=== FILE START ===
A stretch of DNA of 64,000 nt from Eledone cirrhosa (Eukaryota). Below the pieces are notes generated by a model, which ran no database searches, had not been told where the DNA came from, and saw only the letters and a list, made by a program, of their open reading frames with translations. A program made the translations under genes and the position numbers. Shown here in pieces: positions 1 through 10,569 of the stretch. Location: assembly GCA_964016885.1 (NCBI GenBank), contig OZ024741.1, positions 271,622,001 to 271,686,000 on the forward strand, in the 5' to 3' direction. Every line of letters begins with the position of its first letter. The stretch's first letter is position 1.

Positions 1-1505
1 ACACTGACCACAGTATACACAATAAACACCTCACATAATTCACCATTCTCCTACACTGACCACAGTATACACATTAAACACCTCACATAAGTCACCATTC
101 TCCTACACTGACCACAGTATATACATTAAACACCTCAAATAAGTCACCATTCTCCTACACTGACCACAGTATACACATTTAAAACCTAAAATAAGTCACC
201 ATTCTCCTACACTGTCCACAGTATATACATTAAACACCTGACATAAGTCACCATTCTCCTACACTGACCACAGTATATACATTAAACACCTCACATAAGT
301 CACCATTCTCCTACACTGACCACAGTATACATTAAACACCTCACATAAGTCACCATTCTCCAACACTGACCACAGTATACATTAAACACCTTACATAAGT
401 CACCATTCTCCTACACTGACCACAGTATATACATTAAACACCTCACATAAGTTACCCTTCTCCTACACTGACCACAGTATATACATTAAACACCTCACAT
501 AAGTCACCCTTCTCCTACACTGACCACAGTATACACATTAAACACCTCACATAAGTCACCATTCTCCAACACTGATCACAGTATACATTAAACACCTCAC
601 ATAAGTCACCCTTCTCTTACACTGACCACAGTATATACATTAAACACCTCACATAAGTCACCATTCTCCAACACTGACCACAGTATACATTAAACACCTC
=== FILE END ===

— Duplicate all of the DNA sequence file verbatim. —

A stretch of DNA of 64,000 nt from Eledone cirrhosa (Eukaryota). Below the pieces are notes generated by a model, which ran no database searches, had not been told where the DNA came from, and saw only the letters and a list, made by a program, of their open reading frames with translations. A program made the translations under genes and the position numbers. Shown here in pieces: positions 1 through 10,569 of the stretch. Location: assembly GCA_964016885.1 (NCBI GenBank), contig OZ024741.1, positions 271,622,001 to 271,686,000 on the forward strand, in the 5' to 3' direction. Every line of letters begins with the position of its first letter. The stretch's first letter is position 1.

Positions 1-1505
1 ACACTGACCACAGTATACACAATAAACACCTCACATAATTCACCATTCTCCTACACTGACCACAGTATACACATTAAACACCTCACATAAGTCACCATTC
101 TCCTACACTGACCACAGTATATACATTAAACACCTCAAATAAGTCACCATTCTCCTACACTGACCACAGTATACACATTTAAAACCTAAAATAAGTCACC
201 ATTCTCCTACACTGTCCACAGTATATACATTAAACACCTGACATAAGTCACCATTCTCCTACACTGACCACAGTATATACATTAAACACCTCACATAAGT
301 CACCATTCTCCTACACTGACCACAGTATACATTAAACACCTCACATAAGTCACCATTCTCCAACACTGACCACAGTATACATTAAACACCTTACATAAGT
401 CACCATTCTCCTACACTGACCACAGTATATACATTAAACACCTCACATAAGTTACCCTTCTCCTACACTGACCACAGTATATACATTAAACACCTCACAT
501 AAGTCACCCTTCTCCTACACTGACCACAGTATACACATTAAACACCTCACATAAGTCACCATTCTCCAACACTGATCACAGTATACATTAAACACCTCAC
601 ATAAGTCACCCTTCTCTTACACTGACCACAGTATATACATTAAACACCTCACATAAGTCACCATTCTCCAACACTGACCACAGTATACATTAAACACCTC